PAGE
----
On a deserted back road in Alabama, Jack and Stephanie find themselves driving fast and running late. Their world suddenly changes when a strange accident leaves them stranded with no car, no cell phone coverage, and no help in sight. They have no choice except to continue on foot. As darkness approaches, they round a bend and see a small sign at the top of a long gravel driveway: The Wayside Inn. The exhausted couple stands in front of an inviting house, complete with gated stone wall, ancient oak trees, and a note welcoming weary travelers. Inside they find another couple with an equally troubling story about a similar accident. It seems that backwoods pranksters have made their day miserable. Still, they are safe... Or so they think.
Anyone who knows me knows I take a strict no-R movie policy for my own personal conviction, but also when it comes to reviewing movies on JFH. We made an obvious exception for Mel Gibson's The Passion Of The Christ, and have decided, after much consideration and even talking with people involved with promoting the film, to cover the Christian-made horror film, House. With the producers being baffled by the MPAA slapping it with an R rating, many parents and moviegoers have been curious as to what actually lies behind the doors of this supernatural thriller - and a rather intense trailer for the film has hinted towards a wild ride indeed.
To say I was hesitant in watching House would be a slight understatement, even having ruled out watching it entirely before the film makers began to voice their thoughts on the rating. The producers claimed the film wasn't any worse than the PG-13 summer blockbuster The Dark Knight, and after viewing House, I'd have to say the comparison doesn't quite line up. Where Dark Knight was based more on reality (ironically enough), House lays its foundation on spiritual fantasy, creating a world that never quite feels tangible or possible. The acting in the latest Batman film, as well as solid writing, helped create a believable existence for those characters, but House suffers greatly from a weak script, sometimes stiff acting, and thinly drawn characters. It retains many of the usual problems found in most Christian-made films, while correcting one big setback -- production. House often captures the look and feel of a mainstream horror flick with its colors and camera angles and even with most of its effects or makeup. For once, unlike the most recent spiritual feature, Fireproof, it doesn't look like you're watching a made for TV film on Lifetime.
The screenplay for the adaptation of Ted Dekker and Frank Peretti's popular novel was written by Rob Green who has no notable films to his credit, and no work in over a decade prior to House. This could be problem number one when it comes to the incoherence of much of the plot or the stiffness of some of the film's characters. But then again, the film also relies heavily on the acting chops of roughly five or six characters to carry the movie with no significant star power to drive it (although, I think we can all come up with a list of stinkers that have featured dependable star power). TV actor Reynaldo Rosales looks and fits the part as male lead Jack Singleton who really only runs into trouble when he's expected to recite silly or uninspired dialog (the car ride in the film's beginning is especially tough to watch). His character's wife, Stephanie, played by the fairly unknown Heidi Dippold, sadly offers very little chemistry with Rosales' Jack, while J.P. Davis is a little heavy-handed in his approach as the hot headed pretty boy big shot, Randy. Veteran supporting actor Michael Madsen isn't given much to do as the film's main creep, while Hitch's Julie Ann Emery does her best with the material at hand as Randy's flame, Leslie. Maybe the film just needed a more versed director than Thr3e's Robby Henson, but there's a distinct feeling that Dekker and Peretti's story isn't given its best possible representation here.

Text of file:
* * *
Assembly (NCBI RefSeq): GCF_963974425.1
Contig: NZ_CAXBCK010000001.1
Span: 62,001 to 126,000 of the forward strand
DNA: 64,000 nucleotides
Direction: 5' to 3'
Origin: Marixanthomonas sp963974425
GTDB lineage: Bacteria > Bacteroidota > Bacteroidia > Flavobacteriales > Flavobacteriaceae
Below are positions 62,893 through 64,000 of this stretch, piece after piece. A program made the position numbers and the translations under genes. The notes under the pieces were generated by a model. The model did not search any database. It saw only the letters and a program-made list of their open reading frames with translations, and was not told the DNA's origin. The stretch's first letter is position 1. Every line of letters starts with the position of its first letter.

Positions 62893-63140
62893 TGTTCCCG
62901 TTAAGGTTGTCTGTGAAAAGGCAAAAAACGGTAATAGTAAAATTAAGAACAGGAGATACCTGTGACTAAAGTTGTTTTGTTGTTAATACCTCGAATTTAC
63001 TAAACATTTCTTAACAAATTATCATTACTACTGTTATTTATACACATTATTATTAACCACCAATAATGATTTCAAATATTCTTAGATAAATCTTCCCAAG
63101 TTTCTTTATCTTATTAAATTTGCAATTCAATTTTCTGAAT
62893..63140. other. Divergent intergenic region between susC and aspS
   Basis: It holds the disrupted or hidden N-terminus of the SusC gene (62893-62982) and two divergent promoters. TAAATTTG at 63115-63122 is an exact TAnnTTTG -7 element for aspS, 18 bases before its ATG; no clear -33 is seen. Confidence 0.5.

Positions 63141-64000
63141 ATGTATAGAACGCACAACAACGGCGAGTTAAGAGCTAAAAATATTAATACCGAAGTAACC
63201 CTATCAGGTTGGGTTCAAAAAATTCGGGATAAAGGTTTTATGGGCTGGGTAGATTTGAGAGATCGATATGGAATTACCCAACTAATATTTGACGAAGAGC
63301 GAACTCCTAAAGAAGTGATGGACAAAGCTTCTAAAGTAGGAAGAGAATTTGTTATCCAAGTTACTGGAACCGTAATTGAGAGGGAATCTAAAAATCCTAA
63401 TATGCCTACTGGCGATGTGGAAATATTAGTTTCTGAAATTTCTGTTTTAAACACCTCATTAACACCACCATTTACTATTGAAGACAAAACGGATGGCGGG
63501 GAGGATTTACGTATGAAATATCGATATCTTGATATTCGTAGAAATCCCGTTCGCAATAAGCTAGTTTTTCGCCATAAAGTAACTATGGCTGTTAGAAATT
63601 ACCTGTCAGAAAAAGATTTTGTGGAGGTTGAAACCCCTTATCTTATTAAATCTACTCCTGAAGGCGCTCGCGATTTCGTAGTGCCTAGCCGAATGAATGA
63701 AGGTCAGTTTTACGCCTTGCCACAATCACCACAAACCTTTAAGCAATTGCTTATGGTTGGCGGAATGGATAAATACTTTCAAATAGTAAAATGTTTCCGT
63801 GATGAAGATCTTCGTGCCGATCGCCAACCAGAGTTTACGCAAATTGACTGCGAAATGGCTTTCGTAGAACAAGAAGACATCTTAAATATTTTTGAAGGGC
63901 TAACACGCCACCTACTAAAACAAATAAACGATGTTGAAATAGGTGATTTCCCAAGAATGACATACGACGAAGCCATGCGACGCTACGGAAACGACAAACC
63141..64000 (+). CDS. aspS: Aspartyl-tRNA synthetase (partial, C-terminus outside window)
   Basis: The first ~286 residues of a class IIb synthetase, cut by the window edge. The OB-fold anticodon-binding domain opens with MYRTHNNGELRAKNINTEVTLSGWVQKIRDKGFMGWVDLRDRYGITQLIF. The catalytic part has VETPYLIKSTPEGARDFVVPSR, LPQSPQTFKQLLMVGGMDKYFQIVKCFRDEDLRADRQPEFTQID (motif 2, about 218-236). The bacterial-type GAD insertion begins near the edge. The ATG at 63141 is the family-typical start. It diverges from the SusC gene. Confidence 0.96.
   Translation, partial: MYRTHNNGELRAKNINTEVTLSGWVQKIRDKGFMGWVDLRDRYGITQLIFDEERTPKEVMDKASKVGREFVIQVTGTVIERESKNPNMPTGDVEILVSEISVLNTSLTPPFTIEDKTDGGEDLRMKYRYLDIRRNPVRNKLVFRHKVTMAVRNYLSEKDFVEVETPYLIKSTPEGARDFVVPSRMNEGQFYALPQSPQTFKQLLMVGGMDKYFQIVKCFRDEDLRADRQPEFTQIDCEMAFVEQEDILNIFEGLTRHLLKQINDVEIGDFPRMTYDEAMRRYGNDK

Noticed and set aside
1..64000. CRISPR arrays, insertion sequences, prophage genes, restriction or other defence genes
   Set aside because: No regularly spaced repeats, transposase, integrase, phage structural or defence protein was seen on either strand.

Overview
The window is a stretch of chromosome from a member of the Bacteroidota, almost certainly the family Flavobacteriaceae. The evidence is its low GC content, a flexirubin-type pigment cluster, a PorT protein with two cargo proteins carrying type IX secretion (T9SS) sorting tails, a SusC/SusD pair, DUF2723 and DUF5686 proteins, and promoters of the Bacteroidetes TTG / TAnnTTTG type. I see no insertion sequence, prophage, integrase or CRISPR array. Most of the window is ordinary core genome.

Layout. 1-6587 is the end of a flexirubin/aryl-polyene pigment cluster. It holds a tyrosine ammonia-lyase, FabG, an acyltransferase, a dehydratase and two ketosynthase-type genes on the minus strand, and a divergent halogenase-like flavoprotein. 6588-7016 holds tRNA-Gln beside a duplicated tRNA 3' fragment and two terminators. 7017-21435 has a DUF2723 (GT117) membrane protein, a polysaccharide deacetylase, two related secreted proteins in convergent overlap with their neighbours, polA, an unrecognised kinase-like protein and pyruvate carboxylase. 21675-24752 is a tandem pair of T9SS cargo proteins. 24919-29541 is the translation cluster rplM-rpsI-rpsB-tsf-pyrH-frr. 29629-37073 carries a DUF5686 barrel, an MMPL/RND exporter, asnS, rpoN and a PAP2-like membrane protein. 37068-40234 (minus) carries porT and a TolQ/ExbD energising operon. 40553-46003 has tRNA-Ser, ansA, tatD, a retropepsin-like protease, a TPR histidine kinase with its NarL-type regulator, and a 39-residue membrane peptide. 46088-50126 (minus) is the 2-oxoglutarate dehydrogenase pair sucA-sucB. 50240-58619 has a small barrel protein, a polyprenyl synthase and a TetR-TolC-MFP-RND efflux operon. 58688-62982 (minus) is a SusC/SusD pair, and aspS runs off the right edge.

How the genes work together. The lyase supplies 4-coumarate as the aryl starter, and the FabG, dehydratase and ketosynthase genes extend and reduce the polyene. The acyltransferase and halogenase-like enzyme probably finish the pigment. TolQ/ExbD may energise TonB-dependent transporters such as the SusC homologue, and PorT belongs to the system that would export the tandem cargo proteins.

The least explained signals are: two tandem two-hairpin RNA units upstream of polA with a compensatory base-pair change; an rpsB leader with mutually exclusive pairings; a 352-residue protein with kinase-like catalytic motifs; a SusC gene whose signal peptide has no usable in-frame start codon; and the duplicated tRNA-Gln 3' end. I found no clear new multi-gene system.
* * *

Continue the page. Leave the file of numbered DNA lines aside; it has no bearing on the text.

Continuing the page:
When it comes to the plot and approaching the horror genre, the story sticks to the formula pretty well. Our main characters are a married couple who get lost on their way to marriage counseling (?!) and find themselves stranded on a dirt road that leads them to a creepy old evil house. And like most horror story victims, the characters don't seem to know any better or suspect anything by the red flags and so they fall into what seems to the us, the viewers, like a pretty obvious trap. We're eventually introduced to the mysterious killer The Tin Man who conveys the plot to our four victims that if they don't deliver him one dead body by sunrise, he'll just go ahead and kill them all. What unfolds is a little bit of cat and mouse, a little bit of psychological thrills, and the harsh realities of mankind coming face to face with their darkest sins, faults, and fears. The story tries to expose the ugliness of man's sin through the pressures of confronting them and fending for himself when his survival is directly threatened.